GYC Village

blog posts from GYC's participants, alumni, & staff

Miigwech Murakoze

By Jon Telch (GYC Rwanda 2013)

I am a Canadian lobbyist. And every day I go to work, I think of Rwanda.

Historically marginalized persons in Rwanda, testifying before the GYC Human Rights Program known as Turikumwe (We are Together).

Historically marginalized persons in Rwanda, testifying before the GYC Human Rights Program known as Turikumwe (We are Together).

A broad stroke paints lobbyists as former political staffers who manipulate government outcomes for those ‘less than popular’ industries. While that is true for some, I like to think of myself and my firm as socially conscious lobbyists.

Yes I am now a lobbyist, but the majority of the clients I represent are First Nations communities and organizations. Moreover, at Steven A. Strauss & Associates, a Toronto based government relations and communications firm, we have a simple philosophy when working with First Nations communities and First Nations organizations: to put ourselves out of a job. We see ourselves, not just as providers of government relations services (effecting legislation, funding decisions and policy, etc.) but also, as training specialists, so that in a year or so, the community will no longer be reliant on our services. Our goal is to help move a community from dependent to independent.

So where does Rwanda fit in to all of this? Simply, it is thanks to my time spent in Rwanda as a part of GYC, that I truly understand the very model I apply to my work with First Nations. When I touched down in Kigali, Rwanda last August, I had no idea that what I was about to witness and experience was going to have a direct impact on my career in Canada.

As a principle, international development should make us feel all warm and fuzzy. Who realistically does not want to see a community in distress receive the assistance they need? But what defines the right kind of assistance? There are as many good practices in international development as there are bad ones. Too often,organizations, or foreign governments spend ridiculous amounts of money to ‘deal with’ a problem abroad, without addressing said problem.

First Nations issues in Canada have often suffered the same fate. Government, NGO’s and others have donated exorbitant amounts to First Nations, at times solving problems, but more often creating further community dependency. I tend to cringe when I imagine development, as a means of telling a community what is good for them, rather than being invited to assist problem solve.

It was not until I had the chance to visit and work with organizations like COPORWA and Search For Common Ground, that I truly understood what positive development actually was.

Development in Rwanda to Canada’s First Nations

COPORWA, an organization working with the indigenous Batwa minority in Rwanda, fears that genocide of culture is being committed against this tribe. In Ontario, First Nations experience a similar assault. After being left out of the education system and other aspects of essential quality of life needs, some Nations are falling behind, and losing touch with their roots as well as cultural practices.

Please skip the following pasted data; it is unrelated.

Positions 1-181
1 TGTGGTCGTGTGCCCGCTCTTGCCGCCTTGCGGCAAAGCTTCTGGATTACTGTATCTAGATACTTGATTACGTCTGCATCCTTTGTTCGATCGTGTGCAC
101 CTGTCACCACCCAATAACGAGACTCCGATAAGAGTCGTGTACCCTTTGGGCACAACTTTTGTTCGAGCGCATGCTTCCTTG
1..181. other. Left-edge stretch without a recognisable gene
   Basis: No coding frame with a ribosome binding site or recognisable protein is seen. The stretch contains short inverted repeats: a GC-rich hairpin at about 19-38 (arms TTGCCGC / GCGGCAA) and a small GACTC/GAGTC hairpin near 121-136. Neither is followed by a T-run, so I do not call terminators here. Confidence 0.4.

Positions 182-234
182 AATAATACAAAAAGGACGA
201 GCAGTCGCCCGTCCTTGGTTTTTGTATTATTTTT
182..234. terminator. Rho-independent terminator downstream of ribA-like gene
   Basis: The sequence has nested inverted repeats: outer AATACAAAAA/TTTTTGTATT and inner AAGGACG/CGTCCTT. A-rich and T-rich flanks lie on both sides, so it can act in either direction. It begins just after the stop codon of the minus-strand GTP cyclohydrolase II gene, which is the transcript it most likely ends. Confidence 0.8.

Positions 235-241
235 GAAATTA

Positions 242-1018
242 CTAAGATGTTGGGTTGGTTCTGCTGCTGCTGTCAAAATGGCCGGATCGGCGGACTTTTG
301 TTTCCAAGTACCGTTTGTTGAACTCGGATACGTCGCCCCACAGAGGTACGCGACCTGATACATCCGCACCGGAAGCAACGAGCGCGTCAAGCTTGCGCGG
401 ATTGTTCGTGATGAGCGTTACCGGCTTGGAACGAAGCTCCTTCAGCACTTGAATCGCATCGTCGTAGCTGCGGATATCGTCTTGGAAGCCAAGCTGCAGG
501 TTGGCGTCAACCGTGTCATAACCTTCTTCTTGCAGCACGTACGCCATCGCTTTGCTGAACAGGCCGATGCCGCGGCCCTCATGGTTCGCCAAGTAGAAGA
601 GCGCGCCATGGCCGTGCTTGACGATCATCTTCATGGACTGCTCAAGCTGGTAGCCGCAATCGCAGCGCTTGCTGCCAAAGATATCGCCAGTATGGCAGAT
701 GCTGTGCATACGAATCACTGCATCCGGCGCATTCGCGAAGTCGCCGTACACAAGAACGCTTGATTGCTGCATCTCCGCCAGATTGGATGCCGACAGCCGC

Taking note from COPORWA’s example, we are helping one of our clients advocate for a curriculum, within which, First Nations students would be able to identify for the first time.

Search For Common Ground could spend it’s dollars on financially supporting victims of the genocide of the 1990’s, hoping that financial compensation would cure psychological trauma and mend strong community divides between perpetrators and victims.

Rather, this organization goes directly to the community, and facilitates public events where victims and perpetrators are face to face with one another, telling their stories, expressing their regrets, their fears and hopes for national reconciliation. It is a difficult project, but one that has had a direct impact on strengthening Rwandan communities by providing a venue to address their past while joining together in the hopes of finding a brighter future.

It is the practices of these organizations that got me thinking about development on a deeper level. What really hit me was the importance of creating a positive legacy. Rwanda lead me to develop a culturally sensitive approach to my work, as I was able to see the benefit first hand. My time in the country let me experience how change can be positive, it’s not to say that anything in the way of a major donation is bad, just that there needs to be a comprehensive strategy in place to shift from dependence to independence. Had I not had the chance to witness that in Rwanda, my client interactions would probably be quite different, and in some cases less successful. I think anyone can offer to help; anyone can work within politics if they want to, but what I truly believe in, and what makes our organization unique is that we put our effort into that shift away from dependence, and focus our attention on community success.

To me, positive legacy is that crucial transition away from dependence towards independence for communities. Thanks to my time in Rwanda, I believe I am helping to provide a lasting benefit to First Nations communities.

Thank You, Merci, Murakoze (Kinyarwanda), Miigwech (Ojibwe)


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This entry was posted on August 13, 2014 by in Human Rights, Human Rights Learning, Indigenous Persons, International Justice, Rwanda.

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